Even a 3-second workout every day can make you fitter and stronger

Doctors and scientists are quick to point out that working out, even just for brief periods of time, can be very helpful for your health. But in a new study, a team of researchers really took that to the extreme: they wanted to see whether even just a few seconds of working out a day can make a difference. It did.

The team from the Edith Cowan University in Australia and the Niigata University of Health and Welfare in Japan recruited a group of healthy university students. They split them into two: 39 students performed a bicep curl at maximum effort for 3 seconds a day, 5 days a week, over 4 weeks. Meanwhile, 13 other students did not exercise over the same period.

The workout group performed three different bicep curl variations: isometric (with the weight parallel to the ground), concentric (raising the weight), and eccentric (lowering the weight). They worked out with a special resistance machine. Overall, over the course of the four weeks, they worked out for just 60 seconds — but the results were visible.

The researchers measured the maximum voluntary contraction (MVC), a common measure of muscle strength before and after the regimen. Surprisingly, the students in the workout group exhibited a notable change, while for the control group, there was no difference.

The workout group exhibited improvements for all types of bicep variations (12.8% for concentric strength, 10.2% for isometric strength, and 12.2% for eccentric strength). Overall, the muscle strength improved by 11.5%. However, when they looked at other measures of strength, the results were less impressive.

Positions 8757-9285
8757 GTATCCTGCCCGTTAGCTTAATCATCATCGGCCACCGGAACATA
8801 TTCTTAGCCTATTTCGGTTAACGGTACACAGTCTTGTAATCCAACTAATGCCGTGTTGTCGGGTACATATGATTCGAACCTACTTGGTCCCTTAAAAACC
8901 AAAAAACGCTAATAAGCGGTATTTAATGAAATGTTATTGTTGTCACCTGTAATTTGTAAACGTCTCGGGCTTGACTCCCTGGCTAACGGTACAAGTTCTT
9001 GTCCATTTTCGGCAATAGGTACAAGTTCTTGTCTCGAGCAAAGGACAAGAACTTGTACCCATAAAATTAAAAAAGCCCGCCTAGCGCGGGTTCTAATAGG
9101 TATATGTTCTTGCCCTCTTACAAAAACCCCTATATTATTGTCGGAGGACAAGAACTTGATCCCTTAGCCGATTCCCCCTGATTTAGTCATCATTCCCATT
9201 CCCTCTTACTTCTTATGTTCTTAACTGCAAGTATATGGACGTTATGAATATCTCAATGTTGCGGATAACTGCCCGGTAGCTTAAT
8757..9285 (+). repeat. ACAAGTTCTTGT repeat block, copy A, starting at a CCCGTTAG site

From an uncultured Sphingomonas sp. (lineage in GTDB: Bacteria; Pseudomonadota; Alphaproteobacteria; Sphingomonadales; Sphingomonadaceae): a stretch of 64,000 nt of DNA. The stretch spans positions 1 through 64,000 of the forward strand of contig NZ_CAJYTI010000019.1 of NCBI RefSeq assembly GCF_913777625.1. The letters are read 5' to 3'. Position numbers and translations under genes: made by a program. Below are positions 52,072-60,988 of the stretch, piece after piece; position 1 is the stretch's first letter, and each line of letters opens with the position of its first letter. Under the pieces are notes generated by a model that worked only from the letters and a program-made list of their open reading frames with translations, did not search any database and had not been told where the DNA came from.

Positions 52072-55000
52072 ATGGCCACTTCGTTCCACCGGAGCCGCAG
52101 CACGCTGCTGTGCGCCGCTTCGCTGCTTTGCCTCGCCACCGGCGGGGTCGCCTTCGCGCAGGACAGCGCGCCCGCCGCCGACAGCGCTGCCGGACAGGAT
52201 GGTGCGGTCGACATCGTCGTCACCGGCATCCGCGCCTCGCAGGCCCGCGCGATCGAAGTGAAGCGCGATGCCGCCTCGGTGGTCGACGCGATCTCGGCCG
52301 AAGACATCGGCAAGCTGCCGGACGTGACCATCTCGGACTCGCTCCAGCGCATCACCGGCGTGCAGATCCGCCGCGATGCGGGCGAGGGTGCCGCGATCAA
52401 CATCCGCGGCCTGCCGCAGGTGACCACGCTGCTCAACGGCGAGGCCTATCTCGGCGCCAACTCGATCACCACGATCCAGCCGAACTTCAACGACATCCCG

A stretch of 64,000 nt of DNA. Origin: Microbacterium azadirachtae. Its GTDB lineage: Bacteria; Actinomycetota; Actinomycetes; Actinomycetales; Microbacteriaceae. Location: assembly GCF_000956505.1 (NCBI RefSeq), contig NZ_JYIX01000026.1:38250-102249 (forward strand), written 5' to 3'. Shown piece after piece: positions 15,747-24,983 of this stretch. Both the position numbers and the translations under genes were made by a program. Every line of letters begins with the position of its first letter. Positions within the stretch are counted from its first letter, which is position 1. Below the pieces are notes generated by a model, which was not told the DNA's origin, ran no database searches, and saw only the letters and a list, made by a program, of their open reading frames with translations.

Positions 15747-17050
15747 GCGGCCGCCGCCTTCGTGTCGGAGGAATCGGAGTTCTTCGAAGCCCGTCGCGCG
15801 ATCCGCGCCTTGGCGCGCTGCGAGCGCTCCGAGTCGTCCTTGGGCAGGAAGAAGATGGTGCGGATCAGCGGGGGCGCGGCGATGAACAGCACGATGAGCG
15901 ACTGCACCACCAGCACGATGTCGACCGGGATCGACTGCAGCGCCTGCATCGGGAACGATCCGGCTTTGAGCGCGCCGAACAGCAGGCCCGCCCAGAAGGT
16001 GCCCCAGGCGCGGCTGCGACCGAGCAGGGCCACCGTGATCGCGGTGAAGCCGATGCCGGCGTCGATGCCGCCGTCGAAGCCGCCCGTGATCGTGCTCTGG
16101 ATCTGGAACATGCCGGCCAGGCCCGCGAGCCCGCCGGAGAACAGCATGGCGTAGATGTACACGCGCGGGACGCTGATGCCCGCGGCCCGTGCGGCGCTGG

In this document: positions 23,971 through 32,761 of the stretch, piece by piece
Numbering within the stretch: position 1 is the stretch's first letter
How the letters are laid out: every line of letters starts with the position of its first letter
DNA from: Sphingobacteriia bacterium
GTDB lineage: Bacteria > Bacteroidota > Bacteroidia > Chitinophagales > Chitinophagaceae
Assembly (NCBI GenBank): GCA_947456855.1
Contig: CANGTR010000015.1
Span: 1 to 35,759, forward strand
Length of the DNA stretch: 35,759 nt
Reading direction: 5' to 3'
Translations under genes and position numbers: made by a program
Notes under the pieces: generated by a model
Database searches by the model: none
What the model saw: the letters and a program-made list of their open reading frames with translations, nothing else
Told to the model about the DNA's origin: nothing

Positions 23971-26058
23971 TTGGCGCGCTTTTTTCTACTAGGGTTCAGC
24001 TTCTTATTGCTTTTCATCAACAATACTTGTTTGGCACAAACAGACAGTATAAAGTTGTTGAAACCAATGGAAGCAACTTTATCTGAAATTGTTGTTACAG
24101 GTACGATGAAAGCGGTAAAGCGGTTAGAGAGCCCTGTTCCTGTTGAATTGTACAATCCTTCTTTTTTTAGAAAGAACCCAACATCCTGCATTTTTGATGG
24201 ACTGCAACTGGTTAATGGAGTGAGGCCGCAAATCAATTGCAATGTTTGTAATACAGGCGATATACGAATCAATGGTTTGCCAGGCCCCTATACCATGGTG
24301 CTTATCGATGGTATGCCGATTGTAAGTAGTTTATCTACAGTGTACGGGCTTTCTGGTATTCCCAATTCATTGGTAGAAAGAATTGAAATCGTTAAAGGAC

The study authors note that the 3-second eccentric MVC of the elbow flexors performed increased isometric, concentric, and eccentric MVC torque by more than 10%. “It was concluded that the daily 3-second eccentric MVC over 20 days produced more potent effects than isometric or concentric MVC on neuromuscular adaptations,” the researchers write in the study.

The muscle thickness did not increase significantly, the researchers write, which was in line with what they were expecting. In addition, the study’s sample size was small, which is an important limitation. Nevertheless, the results are important and are an indication that even short (very short) workout training sessions can make a difference.

The results are expected to be particularly significant for beginners, people who have never really worked out or haven’t worked out for a while. It could also help fight muscle degradation in old age. Furthermore, researchers say the same effect could be observed in other muscle groups, though there is a need for further studies to confirm this.

The study was published in the journal Scandinavian Journal of Medicine and Science in Sports.

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